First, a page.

Hostages of the Congress

The lack of agreements at the Congress in appointing key positions is crippling Mexico's law enforcement system

Chamber of Deputies in San Lázaro - File photo/EL UNIVERSAL
English 13/12/2017 07:57 Mexico City Newspaper Leader by EL UNIVERSAL Actualizada 08:08
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Effective law enforcement is one of the pending issues in Mexico, a perception which seems not to matter much to the Legislative Branch, considering the heads of the Mexican Office of the Attorney General (PGR) and the Specialized Attorney's Office against Electoral Crimes (FEPADE) haven't been appointed due to a lack of consensus in nominating the candidates.

As EL UNIVERSAL publishes today, it seems the year will end with at least four vital institutions leaderless: the Offices mentioned above, the Anti-Corruption Prosecutor's Office, and the Superior Audit Office of Mexico.

The political parties in Congress are shielding behind the argument of seeking candidates “through consensus, not a majority”. There is no doubt this is a necessary condition as the ones who will be appointed will need the support of all parties to act with the autonomy required by their posts; however, the problem comes when all it seems to matter to the legislators is the electoral agenda and not a true interest in selecting the adequate candidates.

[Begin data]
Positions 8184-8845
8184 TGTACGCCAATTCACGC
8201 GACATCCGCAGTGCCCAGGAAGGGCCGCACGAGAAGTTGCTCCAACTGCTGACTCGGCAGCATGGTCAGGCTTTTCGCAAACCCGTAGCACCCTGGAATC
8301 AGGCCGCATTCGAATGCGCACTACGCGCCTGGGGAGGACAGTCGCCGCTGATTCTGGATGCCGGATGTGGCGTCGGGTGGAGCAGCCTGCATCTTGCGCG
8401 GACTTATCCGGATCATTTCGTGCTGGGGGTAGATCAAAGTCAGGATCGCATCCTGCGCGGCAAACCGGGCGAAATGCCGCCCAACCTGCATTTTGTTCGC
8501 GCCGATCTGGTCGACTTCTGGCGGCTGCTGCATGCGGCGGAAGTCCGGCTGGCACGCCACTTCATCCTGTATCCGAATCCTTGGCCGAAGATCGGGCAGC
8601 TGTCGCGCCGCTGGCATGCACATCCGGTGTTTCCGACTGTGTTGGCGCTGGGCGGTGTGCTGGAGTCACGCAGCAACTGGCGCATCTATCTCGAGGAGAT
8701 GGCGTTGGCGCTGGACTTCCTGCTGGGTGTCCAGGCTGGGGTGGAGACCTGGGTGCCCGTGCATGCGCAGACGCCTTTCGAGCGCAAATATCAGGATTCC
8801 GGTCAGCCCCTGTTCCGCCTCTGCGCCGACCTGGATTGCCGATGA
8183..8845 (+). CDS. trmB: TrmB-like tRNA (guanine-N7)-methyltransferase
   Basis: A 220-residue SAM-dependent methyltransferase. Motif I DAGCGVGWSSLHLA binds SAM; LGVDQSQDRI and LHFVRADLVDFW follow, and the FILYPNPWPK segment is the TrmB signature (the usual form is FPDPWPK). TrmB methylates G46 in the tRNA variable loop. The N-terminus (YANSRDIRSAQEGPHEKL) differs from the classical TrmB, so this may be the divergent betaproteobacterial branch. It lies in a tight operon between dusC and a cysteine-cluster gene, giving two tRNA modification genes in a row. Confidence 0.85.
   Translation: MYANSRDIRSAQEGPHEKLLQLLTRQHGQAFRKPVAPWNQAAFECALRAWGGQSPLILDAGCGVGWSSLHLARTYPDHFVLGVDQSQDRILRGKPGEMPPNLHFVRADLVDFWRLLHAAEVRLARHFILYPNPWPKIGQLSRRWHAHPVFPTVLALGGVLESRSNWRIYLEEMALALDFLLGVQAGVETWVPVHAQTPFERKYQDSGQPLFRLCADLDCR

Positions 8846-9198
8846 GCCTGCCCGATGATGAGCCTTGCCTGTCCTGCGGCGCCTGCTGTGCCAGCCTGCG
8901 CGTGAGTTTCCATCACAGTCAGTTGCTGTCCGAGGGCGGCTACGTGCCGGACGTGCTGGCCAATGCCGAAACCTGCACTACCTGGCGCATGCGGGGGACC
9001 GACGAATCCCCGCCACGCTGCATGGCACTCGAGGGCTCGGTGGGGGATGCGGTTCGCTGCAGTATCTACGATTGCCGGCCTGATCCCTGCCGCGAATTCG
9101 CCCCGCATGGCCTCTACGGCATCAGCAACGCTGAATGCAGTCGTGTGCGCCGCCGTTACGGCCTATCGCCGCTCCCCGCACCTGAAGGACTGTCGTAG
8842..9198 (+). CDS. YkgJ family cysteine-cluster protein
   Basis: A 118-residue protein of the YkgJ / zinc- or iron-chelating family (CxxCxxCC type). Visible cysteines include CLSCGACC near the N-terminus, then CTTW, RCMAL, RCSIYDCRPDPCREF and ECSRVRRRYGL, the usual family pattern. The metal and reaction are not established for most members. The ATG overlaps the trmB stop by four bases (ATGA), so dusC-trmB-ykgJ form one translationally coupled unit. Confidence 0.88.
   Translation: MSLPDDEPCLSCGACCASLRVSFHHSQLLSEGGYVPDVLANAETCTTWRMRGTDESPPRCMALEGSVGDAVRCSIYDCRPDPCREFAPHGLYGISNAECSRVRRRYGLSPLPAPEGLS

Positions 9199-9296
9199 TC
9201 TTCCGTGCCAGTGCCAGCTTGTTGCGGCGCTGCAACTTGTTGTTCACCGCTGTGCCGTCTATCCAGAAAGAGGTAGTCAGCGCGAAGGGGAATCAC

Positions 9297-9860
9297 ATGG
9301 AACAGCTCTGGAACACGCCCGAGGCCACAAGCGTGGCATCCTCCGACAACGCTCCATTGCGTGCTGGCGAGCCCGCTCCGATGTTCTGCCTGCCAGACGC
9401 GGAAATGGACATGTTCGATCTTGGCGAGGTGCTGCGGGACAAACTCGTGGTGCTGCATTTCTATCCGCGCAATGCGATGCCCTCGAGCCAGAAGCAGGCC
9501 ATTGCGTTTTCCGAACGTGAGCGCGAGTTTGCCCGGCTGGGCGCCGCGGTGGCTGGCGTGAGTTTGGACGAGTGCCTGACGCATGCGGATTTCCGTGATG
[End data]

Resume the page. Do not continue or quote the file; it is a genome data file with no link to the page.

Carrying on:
Similarly to the election of the Auditor General, there is no agreement on the appointment of the magistrates of the Federal Court of Administrative Justice, specializing in anti-corruption crimes. Mexico needs agreements so the institutions can operate appropriately, beyond any existing differences over the electoral process.

The country has had some progress in the creation of autonomous institutions, such as the National Human Rights Commission, and with the implementation of laws like the one on transparency, nevertheless, it is falling behind in issues such as the fight against corruption. The diagram for the National Anti-Corruption System is currently incomplete given the lack of appointments to key charges the Legislative Branch needs to decide on.

This paralysis – deliberate or unintentional – in which the legislators are falling has already made the Ministers of the Supreme Court of Justice demand to both Chambers to issue the Statutory Law on official expenditure for social communication, which had fallen into oblivion 10 years ago.

Law enforcement institutions must not be hostages of the legislative apathy and the failure in reaching agreements – we have at stake the stability of the 2018 electoral process.


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